A few days ago, we received a video from our youngest son who was traveling from his home in New York City to a town north of the city on the train.
The video was great fun as we experienced his ride on the train with the caption, “Lovely day upstate.” His video showed absolutely no snow, although we were experiencing a winter wonderland at that moment. I asked him where “upstate” was, and he explained he was traveling to Mount Kisco, which is about an hour from New York City.
I began to think about New York state, the area where I was born and raised and where we chose to return and live after college and marriage. This is the state where we chose to raise our sons and live. As I thought about being a New Yorker, my thoughts centered on how massive our state is and how different each area is as well.
Initially, one might think traveling north from New York City “upstate” would include a trip to Massena, Malone or even Bombay. Aren’t we in the upper part of the state?
We learned quickly during visits at our older son’s home with his friends that upstate really meant Westchester County and no area above Syracuse. “What would our hometown be considered?” I asked at a restaurant in New York City one evening. I was quickly told we were definitely not part of upstate New York.
This week, I have thought about our state and done a bit of research and realize there are many descriptive areas throughout the state. Downstate, I learned, refers to New York City, Long Island and the Hudson Valley.
But even that description, though, comes with sub-regions, I read. The lower section of the Hudson Valley is debated as to whether it might be part of the area described as upstate.
There is also the Capital District around Albany, the Mohawk Valley, Central New York, Western New York, the Southern Tier, the Finger Lakes and the north country.
I was born on Long Island when my father was attending college in New York City, but we moved to Dresden on Seneca Lake. We later moved to Danby, just south of Ithaca on Cayuga Lake. I guess I was raised in the Finger Lakes region but now find a wonderful home in the north country.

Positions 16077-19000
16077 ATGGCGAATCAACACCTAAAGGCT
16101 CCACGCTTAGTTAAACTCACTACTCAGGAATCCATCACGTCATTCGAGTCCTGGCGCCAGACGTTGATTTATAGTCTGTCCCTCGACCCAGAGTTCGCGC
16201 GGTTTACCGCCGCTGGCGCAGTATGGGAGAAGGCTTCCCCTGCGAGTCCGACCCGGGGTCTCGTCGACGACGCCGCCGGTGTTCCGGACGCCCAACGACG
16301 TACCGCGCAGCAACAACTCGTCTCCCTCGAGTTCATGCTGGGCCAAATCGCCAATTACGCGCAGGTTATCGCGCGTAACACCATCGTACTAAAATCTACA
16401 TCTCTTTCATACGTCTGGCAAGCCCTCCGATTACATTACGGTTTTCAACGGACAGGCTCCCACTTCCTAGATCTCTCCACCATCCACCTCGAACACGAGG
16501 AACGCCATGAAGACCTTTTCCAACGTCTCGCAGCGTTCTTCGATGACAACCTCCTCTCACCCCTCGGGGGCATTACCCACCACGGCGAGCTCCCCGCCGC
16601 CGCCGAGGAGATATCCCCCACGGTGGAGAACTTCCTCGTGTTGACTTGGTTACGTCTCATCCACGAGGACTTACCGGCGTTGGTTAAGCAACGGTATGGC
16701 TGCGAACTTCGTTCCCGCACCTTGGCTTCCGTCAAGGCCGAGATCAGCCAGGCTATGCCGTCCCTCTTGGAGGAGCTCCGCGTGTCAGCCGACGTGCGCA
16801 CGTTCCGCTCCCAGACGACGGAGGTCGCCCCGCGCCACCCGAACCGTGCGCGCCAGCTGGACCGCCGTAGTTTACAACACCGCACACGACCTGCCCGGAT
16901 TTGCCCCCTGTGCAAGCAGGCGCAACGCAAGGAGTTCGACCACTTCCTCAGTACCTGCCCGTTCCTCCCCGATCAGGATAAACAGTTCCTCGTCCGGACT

I would love to see each region designation eliminated from our language. Wouldn’t it be wonderful if we learned where the towns where our friends and family members lived so we could all say proudly “we are New Yorkers” with everyone knowing exactly where we live? And each one can feel part of this beautiful, diverse state we call home.
Gary VanKennen will celebrate his birthday on March 11. What an extraordinary gentleman.
He and his amazing wife, the Rev. Judy VanKennen, are always there for a neighbor, friend or family members — near or far away. No matter who you are, each one is thought about with wonderful, caring hearts.
My thanks, Gary, for all you do. My warmest birthday wishes this week for only the best as you celebrate.
WONDERFUL SIGN OF SPRING
On Sunday afternoon, I clicked on YouTube on my iPad. Before I found the program I was looking for, a familiar image filled my screen.
Pictured were two beautiful red-tailed hawks in Ithaca. I checked the date immediately — this video was recorded on March 2 of this year.
I was amazed, it almost seems too early for birds to be working to build a nest. I looked through the information I have on the red-tailed hawk couple Big Red and Arthur and soon discovered they build their nests now and lay their first eggs in March.
It was great fun watching in amazement as the two parent birds worked to lay sticks carefully above the Cornell University athletic field preparing for their family. The hawks have built their nest in this area every year since 2012.
I know I have shared this wonderful story with you previously but want to make sure you have the opportunity to watch this marvelous event. There are live cameras focused on the hawk couple providing us with the most amazing opportunity of watching.
And what a terrific sign of spring. With nest building already underway, certainly spring cannot be far behind.
What an absolute joy to have a handwritten card arrive in our mailbox this week. The card was a wonderful surprise amidst bills, junk mail and catalogs.
The words shared in the handwritten note touched my heart. The writer mentioned the recent column on my love of books. She, too, loves books, she said.
How kind of this column reader (and her husband and feline friend, too) to take a moment from her day to write and make my day a wonderful one. With thanks for your shared joy this week sent from your Massena home. You certainly filled my day with joy!
THOUGHT FOR THE WEEK
“The older you get, the more fragile you understand life to be. I think that’s good motivation for getting out of bed joyfully each day.”
— Julia Roberts
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